Bow Wow Wow Clawing Their Way Back

New wave flash-in-the-pan band ready to embark on 13-date comeback tour of U.S.

Annabella Lwin has spent half her life fronting rock bands, and she's only just

turned 32.

"We'll just have to wait and see if that new wave sound stands up now," said

singer Lwin about her reunion tour with '80s pop act Bow Wow Wow, which kicks

off Friday night in Seattle.

The new wave flash-in-the-pan quartet that she fronted practically a lifetime

ago, best known for their sexually suggestive 1982 hit "I Want Candy," join a

raft of survivors who've come back for another go this year, among them Echo and

the Bunnymen and Duran Duran, who have launched several come back attempts since

their heyday.

"I think we're still relevant on a playing level and a musical level," said

Lwin, who will be joined by original bassist Leigh Gorman, new drummer Eshan

Khadaroo and new guitarist Dave Calhoun for the 13-date tour, with more dates to

be added later. "Our music's a lot rawer than what's out there now and bands are

getting back to that kind of music. It's ironic that dance music is big again

now, because it's just like it was 15 years ago when we started."

Bow Wow Wow was put together by former Sex Pistols manager/mastermind Malcolm

McLaren in 1980. Singer Lwin was discovered by McLaren singing in a dry cleaners in

Kilburn, London; she was 14 at the time. In 1981 the group had its debut album released, the tongue

twisting See Jungle! See Jungle! Go Join Your Gang, Yeah! City All Over! Go

Ape Crazy!, quickly establishing a niche for themselves, not just because of

the then-underage Lwin's girlish sensuality, but also due to the group's

signature African-percussion, big-beat drum sound. Still, it was the semi-nude album cover art

of teenage Lwin that caused the English press to take notice.

The new lineup should have no problem conjuring the signature sound, Lwin said,

with 22-year-old drummer Khadaroo getting expert training from former drummer

Dave Barbarossa, who is currently a member of Republica. Former Vapours member

Calhoun, 28, will fill the guitar slot of original guitarist Matthew Ashman, who

died in 1995 from complications of diabetes.

The band broke up in 1984 after their final album, When the Going Gets Tough,

the Tough Get Going, failed to catch fire.

But the time may be ripe for a return of Bow Wow Wow, said Melanie Bardot, an

executive assistant with Machine Entertainment, the company that books Seattle's

500-capacity Ballard Firehouse, the first two stops on the tour. "Ballard

Firehouse books all kinds of retro bands," Bardot said. "Foghat played here last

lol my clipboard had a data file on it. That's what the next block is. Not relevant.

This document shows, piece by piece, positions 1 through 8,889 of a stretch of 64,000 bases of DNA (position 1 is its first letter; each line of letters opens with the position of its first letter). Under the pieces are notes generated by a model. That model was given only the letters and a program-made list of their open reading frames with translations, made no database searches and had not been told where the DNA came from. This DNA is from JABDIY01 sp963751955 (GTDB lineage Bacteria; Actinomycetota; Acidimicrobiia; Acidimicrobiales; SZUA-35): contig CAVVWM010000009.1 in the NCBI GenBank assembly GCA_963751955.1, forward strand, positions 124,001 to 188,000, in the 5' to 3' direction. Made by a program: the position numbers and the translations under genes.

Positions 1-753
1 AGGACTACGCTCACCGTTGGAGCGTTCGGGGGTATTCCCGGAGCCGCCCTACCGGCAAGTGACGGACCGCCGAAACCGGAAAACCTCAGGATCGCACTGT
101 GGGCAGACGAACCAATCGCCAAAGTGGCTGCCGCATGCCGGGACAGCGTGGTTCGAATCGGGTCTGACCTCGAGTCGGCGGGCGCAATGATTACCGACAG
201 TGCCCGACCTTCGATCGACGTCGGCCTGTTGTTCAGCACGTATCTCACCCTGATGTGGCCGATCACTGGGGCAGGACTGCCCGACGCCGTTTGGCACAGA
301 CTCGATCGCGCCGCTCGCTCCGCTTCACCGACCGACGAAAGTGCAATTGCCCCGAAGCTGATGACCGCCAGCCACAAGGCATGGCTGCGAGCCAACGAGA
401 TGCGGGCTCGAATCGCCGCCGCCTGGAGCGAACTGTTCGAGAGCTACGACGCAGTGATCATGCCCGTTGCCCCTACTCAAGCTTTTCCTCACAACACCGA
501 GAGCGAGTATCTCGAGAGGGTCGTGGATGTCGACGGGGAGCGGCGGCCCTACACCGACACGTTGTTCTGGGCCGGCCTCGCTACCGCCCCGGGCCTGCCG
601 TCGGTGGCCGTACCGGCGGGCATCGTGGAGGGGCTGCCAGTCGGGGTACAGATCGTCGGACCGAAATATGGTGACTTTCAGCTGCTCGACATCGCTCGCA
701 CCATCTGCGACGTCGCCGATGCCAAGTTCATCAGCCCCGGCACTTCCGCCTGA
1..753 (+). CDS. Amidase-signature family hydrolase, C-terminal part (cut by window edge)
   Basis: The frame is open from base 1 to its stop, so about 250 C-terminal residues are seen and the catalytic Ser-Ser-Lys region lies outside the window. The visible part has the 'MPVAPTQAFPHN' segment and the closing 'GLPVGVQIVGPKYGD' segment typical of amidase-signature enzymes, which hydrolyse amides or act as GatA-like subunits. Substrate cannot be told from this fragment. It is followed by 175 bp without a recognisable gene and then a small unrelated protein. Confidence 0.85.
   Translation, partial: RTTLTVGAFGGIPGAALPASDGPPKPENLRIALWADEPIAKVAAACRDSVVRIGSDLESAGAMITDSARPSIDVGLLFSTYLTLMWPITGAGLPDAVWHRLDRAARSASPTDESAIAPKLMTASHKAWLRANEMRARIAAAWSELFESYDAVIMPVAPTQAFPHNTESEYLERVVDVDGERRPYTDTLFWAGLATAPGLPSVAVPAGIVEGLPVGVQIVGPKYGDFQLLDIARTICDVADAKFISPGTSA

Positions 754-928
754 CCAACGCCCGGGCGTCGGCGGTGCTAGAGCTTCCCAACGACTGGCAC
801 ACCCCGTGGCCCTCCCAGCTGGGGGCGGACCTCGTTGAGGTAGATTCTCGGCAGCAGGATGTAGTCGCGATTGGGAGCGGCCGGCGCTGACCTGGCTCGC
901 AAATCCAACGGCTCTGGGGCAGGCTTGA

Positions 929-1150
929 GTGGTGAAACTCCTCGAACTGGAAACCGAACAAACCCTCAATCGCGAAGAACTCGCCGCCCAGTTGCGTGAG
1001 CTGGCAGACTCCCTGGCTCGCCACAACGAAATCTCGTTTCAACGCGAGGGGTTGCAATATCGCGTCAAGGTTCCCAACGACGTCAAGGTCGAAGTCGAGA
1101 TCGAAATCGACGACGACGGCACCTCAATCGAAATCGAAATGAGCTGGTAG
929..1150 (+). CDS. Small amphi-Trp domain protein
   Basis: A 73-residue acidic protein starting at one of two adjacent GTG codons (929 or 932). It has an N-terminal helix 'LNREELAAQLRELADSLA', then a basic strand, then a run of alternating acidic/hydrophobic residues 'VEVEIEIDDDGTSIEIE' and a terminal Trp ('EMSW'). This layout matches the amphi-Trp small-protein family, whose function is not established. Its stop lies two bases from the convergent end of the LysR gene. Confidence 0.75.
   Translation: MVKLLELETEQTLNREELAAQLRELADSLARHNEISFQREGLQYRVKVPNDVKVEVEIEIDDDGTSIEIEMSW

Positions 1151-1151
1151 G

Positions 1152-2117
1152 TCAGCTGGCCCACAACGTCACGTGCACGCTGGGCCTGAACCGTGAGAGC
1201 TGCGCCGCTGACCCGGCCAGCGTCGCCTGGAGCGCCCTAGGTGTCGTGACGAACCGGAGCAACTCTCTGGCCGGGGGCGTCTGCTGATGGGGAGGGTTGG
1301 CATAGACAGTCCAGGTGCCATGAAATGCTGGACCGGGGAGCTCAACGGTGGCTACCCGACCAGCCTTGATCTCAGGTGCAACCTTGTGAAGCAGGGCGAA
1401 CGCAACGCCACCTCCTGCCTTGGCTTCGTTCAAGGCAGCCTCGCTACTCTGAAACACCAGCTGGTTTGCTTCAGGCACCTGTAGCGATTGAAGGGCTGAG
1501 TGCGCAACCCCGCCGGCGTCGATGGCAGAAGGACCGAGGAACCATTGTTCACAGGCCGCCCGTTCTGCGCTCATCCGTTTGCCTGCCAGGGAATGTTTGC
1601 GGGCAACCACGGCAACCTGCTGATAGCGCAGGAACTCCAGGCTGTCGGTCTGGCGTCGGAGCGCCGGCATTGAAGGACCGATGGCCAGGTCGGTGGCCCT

week. We've had Quiet Riot, A Flock of Seagulls and Missing Persons play here.

There's been a lot of interest for Bow Wow Wow. We expect it to come close to

selling out."

That sentiment was echoed by Patrick Kellum, 27, the webmaster for a Bow Wow Wow

fan page. "I found it a rather nice surprise," Kellum said about the reunion

tour. "I never really expected them to get back together, but I'm glad they're

doing it. I'm really hoping thay release a CD of live music from the tour. That

would be pure heaven!"

Kellum said that with the return of punk and pop, he thought the time was ripe

for the band -- who he discovered at age 11 -- to make their comeback, although

he wasn't even sure he'd be able to see their show. "I live in Yuba City,

Calif., a boring, do-nothing town," he lamented. "Hopefuly they will be playing

in the Sacramento area. If so, I will try my best to go see them. Anything

further away would be out of my cash range."

Although Bow Wow Wow were originally scheduled to get together to join a number

of other '80s new-wave brethren for a package tour that was to include Human

League, Howard Jones, the Fixx and Berlin, that plan fell through, leaving Lwin

and crew to take it alone.

"The people that like that kind of music don't get to hear it very often because

these bands aren't touring anymore," Bardot said. "So when they do come, people

like me who really get excited about '80s music, this is their lives."

When the '80s tour fell apart, Lwin, who said she spent much of the late '80s

searching for the right, complimentary musicians and a label that understood her

unique allure, said she figured "what the hell? ... I expect [the fans] to throw

loads of carnations on stage," she said, promising the band will play "exactly

how we did before."

"If you really want to know why we've come back," the singer said, "Ask

yourself 'what's missing out there?' "

Bow Wow Wow Tour Dates:

Dec. 19-20; Seattle, Wash.; Ballard Firehouse

Dec. 23; San Francisco, Calif.; Slim's

Dec. 27; Ventura, Calif.; Ventura Theater

Dec. 28; San Ramon, Calif.; Maestro's

Dec. 31; San Diego, Calif.; Brick By Brick

Jan. 1; Palm Springs, Calif.; Icehouse

Jan. 2; Santa Ana, Calif.; Galaxy Theater

Jan. 3; Los Angeles, Calif.; Billboard Live

Jan. 7-8; Boise, Idaho; (To Be Announced)

Jan. 10; Denver, Colo.; Bluebird Theater

[Thurs., Dec. 18, 1997, 9 a.m. PST]